This article has an unclear citation style. The references used may be made clearer with a different or consistent style of citation and footnoting. (April 2013) (Learn how and when to remove this template message)
Standard J
Standard J-1 USAF.jpg
Role Trainer
National origin United States
Manufacturer Standard Aircraft Corporation
Designer Charles Healy Day
First flight 1916
Number built 1,600+
Developed from Sloan H series

The Standard J is a two-seat basic trainer two-bay biplane produced in the United States from 1916 to 1918, powered by a four-cylinder inline Hall-Scott A-7a engine. It was constructed from wood with wire bracing and fabric covering. The J-1 was built as a stopgap to supplement the Curtiss JN-4 in production.

Development

Charles Healy Day had designed the preceding Sloan H series of aircraft, and continued the line under the Standard Aero Corporation (later Standard Aircraft Corporation). Four companies, Standard, Dayton-Wright, Fisher Body, and Wright-Martin, delivered 1,601 J-1s between June 1917 and June 1918. The Standard J-1 can be differentiated from the Curtiss JN series by its slightly swept-back wing planform, triangular king posts above the upper wings, and the front legs of the landing gear which were mounted behind the lower wing's leading edge, just about where the forward wing spar of the lower wing panel attaches to the fuselage.

Operational history

Standard J-1 providing joyrides.
Standard J-1 providing joyrides.

Although produced in large numbers, its four-cylinder Hall-Scott A-7a engine was unreliable and vibrated badly. While JN-4 production outnumbered J-1s by about two to one to June 1918, fatalities in JN-4s versus J-1s numbered about seven to one as a result of the limited use of the J-1s. Few later production J-1s left their delivery crates.

In June 1918, all Standard J-1s were grounded, although training remained intensive. Sufficient JN-4s were available to meet training needs, and at $2,000 per aircraft it was not cost-effective to convert them to use Curtiss OX-5 engines. Contracts for 2,600+ JS-1s were canceled, and those not used for ground instruction by the US Army were sold as surplus or scrapped. Curtiss, which produced its competitor (the Curtiss JN) bought surplus J-1s which they modified with different powerplants, for resale.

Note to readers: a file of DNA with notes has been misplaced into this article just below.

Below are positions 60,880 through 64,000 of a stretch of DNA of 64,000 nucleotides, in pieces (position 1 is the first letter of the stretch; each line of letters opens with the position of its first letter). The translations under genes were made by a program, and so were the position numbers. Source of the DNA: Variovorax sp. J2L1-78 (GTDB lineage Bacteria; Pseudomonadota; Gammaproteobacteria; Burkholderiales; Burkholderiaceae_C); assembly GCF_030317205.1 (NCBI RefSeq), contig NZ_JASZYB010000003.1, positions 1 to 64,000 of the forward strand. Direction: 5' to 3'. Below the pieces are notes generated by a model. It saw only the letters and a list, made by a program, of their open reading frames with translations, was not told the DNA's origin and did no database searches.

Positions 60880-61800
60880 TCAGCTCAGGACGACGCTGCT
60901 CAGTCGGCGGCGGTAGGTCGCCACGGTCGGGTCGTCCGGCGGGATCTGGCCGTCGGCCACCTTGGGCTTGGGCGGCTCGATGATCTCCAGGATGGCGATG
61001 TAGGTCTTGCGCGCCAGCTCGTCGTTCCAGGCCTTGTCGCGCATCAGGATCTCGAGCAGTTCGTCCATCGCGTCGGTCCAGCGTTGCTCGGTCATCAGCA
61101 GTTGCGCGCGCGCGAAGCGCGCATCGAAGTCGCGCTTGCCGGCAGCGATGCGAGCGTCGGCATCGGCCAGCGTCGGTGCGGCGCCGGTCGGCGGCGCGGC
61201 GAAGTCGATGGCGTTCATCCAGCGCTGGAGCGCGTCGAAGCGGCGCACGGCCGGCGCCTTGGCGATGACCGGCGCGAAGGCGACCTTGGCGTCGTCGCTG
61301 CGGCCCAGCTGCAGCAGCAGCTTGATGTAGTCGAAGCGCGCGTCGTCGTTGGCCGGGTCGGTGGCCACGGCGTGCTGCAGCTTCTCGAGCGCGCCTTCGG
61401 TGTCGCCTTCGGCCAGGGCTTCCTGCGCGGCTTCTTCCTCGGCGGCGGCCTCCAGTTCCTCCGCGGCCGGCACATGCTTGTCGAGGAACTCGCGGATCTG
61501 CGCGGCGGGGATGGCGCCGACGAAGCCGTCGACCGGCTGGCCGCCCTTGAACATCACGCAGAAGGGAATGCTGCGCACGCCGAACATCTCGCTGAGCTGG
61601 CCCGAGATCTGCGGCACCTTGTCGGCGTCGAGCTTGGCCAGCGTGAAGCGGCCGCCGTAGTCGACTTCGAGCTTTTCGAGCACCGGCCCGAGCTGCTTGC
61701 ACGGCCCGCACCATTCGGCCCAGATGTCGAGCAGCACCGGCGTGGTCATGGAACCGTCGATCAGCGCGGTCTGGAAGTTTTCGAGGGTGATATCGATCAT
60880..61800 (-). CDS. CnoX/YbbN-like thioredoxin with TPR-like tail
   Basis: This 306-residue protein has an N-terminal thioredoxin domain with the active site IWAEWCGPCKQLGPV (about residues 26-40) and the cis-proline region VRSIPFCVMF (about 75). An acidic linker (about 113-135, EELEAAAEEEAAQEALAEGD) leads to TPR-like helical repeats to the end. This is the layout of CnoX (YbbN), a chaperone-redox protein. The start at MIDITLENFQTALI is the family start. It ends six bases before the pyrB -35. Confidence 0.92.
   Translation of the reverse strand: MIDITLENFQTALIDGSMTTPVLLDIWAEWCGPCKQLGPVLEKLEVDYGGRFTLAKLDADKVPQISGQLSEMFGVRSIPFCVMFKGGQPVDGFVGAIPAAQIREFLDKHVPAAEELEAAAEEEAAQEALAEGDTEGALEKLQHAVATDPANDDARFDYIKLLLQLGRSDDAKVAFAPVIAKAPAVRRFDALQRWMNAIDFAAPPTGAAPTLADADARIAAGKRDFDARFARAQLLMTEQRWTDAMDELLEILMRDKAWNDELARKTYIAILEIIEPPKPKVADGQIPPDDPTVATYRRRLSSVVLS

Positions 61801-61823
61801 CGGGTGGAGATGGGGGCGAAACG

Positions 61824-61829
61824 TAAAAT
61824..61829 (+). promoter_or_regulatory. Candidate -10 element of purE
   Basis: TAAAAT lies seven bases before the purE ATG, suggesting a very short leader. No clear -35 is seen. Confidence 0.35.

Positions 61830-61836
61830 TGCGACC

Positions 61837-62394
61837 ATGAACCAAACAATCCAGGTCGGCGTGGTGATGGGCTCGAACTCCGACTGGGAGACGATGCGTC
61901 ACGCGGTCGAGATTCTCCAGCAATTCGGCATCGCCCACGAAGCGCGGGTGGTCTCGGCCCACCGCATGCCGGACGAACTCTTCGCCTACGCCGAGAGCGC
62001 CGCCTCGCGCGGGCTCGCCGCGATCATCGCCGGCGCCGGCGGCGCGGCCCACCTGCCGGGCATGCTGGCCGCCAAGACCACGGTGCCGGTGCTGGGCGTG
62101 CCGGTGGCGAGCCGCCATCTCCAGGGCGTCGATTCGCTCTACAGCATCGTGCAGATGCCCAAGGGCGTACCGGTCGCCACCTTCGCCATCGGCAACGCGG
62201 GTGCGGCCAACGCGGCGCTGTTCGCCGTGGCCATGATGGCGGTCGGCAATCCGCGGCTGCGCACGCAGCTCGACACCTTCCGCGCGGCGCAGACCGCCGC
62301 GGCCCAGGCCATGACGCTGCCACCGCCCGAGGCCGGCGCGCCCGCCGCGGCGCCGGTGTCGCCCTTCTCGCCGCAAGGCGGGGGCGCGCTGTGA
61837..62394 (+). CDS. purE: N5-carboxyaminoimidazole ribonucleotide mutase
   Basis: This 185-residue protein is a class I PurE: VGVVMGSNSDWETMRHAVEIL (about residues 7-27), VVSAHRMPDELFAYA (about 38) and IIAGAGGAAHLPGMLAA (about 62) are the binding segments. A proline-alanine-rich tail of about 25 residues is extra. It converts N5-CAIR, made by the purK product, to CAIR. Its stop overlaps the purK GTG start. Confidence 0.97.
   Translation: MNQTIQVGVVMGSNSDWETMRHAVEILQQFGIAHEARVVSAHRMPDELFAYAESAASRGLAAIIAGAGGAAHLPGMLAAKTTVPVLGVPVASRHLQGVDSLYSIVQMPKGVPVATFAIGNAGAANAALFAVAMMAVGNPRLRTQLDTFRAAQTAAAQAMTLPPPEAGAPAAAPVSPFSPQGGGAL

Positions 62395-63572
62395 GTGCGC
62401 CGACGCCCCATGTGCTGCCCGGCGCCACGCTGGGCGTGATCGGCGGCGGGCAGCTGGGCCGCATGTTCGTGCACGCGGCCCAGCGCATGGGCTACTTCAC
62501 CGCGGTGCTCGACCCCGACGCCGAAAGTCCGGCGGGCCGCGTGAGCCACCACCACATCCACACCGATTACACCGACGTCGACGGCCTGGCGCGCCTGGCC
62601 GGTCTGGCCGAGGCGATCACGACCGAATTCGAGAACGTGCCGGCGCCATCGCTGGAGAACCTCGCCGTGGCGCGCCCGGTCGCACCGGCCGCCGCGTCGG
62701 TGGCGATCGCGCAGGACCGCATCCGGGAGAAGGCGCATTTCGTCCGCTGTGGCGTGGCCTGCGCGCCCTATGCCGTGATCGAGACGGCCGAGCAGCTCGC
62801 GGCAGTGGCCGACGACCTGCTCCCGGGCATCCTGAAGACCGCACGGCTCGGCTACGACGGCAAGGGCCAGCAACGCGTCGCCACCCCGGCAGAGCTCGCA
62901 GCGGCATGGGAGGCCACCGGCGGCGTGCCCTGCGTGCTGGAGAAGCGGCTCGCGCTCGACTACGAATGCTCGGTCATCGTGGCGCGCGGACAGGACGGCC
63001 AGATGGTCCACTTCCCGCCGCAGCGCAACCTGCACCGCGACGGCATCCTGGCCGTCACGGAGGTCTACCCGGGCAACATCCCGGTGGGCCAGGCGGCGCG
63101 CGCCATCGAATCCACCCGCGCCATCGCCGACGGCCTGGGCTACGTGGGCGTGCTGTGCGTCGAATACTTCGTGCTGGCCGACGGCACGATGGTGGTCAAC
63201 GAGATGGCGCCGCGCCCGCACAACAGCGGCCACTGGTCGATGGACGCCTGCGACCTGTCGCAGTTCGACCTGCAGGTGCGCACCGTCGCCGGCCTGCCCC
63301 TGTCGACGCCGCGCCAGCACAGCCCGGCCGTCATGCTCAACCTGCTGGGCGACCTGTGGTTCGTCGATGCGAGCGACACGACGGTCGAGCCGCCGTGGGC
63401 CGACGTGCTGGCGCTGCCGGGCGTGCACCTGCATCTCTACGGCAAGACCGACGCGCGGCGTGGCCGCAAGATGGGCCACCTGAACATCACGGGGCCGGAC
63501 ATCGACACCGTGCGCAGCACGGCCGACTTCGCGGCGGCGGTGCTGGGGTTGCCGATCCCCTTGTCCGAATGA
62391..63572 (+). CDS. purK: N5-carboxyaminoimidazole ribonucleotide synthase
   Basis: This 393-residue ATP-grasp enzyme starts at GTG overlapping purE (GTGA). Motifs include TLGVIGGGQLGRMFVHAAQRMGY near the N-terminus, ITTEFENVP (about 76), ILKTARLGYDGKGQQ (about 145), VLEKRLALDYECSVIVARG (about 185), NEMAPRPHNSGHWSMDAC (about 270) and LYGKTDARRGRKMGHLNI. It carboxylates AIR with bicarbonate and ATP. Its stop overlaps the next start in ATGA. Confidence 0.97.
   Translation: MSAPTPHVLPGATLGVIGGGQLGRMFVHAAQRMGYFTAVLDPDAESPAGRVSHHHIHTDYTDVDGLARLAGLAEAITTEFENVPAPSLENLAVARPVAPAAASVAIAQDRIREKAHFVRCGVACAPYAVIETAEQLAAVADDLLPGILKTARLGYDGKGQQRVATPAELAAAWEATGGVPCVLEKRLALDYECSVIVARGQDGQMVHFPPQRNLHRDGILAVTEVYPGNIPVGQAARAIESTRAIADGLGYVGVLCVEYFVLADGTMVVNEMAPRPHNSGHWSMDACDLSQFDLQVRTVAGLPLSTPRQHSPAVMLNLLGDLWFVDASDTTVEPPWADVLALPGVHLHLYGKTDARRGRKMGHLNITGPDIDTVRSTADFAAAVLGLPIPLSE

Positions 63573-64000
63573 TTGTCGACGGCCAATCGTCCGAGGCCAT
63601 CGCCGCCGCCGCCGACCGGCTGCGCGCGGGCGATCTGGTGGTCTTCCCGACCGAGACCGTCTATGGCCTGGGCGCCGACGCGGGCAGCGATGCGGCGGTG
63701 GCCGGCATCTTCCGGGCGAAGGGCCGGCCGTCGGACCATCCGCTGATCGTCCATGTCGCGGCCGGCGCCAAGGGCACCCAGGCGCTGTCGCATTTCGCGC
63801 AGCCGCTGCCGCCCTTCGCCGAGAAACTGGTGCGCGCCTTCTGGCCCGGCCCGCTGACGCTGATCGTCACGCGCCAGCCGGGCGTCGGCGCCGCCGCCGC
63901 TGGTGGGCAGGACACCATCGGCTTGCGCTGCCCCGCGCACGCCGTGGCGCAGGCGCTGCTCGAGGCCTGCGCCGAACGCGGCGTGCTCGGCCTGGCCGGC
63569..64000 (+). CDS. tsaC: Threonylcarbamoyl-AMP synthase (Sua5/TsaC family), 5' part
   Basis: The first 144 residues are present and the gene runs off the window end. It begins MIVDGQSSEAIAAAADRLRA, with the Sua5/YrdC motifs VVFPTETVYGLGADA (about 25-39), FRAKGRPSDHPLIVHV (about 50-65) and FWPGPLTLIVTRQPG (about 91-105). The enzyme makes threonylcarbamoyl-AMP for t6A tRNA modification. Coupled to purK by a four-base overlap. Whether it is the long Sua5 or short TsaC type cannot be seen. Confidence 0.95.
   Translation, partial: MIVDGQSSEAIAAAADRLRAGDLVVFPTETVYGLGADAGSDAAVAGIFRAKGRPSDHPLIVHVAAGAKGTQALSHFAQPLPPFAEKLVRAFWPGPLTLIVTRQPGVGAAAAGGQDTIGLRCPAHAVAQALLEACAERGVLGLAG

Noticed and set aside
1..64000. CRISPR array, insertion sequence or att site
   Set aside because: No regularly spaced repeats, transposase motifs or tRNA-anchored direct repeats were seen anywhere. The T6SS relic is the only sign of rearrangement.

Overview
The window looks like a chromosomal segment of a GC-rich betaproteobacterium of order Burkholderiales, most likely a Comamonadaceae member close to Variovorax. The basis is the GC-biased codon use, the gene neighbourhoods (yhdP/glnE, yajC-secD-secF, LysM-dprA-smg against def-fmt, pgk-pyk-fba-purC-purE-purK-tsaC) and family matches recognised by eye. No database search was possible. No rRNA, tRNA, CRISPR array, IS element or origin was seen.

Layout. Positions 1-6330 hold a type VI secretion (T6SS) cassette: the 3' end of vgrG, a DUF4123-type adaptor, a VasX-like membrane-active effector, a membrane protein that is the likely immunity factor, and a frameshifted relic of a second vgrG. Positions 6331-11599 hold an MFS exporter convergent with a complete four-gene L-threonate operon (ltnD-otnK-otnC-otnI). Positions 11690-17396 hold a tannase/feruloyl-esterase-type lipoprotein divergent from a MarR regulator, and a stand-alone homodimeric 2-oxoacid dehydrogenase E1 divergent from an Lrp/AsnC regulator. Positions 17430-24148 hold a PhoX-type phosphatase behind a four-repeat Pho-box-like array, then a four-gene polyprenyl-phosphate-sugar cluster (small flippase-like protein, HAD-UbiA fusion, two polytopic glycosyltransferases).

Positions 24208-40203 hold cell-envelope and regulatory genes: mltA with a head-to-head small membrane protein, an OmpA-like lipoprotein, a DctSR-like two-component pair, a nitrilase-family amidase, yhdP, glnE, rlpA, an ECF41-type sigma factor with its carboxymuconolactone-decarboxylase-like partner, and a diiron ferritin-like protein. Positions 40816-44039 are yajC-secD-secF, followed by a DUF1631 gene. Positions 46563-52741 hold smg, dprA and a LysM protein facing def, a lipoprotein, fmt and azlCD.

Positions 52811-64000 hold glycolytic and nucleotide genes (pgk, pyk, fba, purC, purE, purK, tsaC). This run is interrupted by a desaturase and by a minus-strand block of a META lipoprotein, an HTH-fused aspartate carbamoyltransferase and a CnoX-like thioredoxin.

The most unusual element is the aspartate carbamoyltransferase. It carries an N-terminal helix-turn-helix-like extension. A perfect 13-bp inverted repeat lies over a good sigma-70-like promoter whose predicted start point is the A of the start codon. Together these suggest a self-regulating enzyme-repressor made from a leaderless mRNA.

Many J-1s were flown by civilian flying schools, and for joy-riding and barnstorming operations, until they were worn out, or were forced into retirement by new air transport legislation in 1927 which banned passenger aircraft with wood structures due to a number of high-profile accidents.

Variants

Standard J, modified with an enclosed cabin by T. Claude Ryan, in flight over San Diego[1]
Standard J, modified with an enclosed cabin by T. Claude Ryan, in flight over San Diego[1]

War-surplus conversions

Nicholas-Beazley Standard photo from Aero Digest September 1926
Nicholas-Beazley Standard photo from Aero Digest September 1926

Operators

 United States

Surviving aircraft

Standard J-1 at the USAF Museum, showing the wing sweepback
Standard J-1 at the USAF Museum, showing the wing sweepback
Standard J-1 (fabric covering removed) at the USAF Museum
Standard J-1 (fabric covering removed) at the USAF Museum

Over a dozen J-1s are on display or being restored. Others projects are incomplete and awaiting restoration.

Specifications (SJ)

Standard J-1 with Hispano-Suiza engine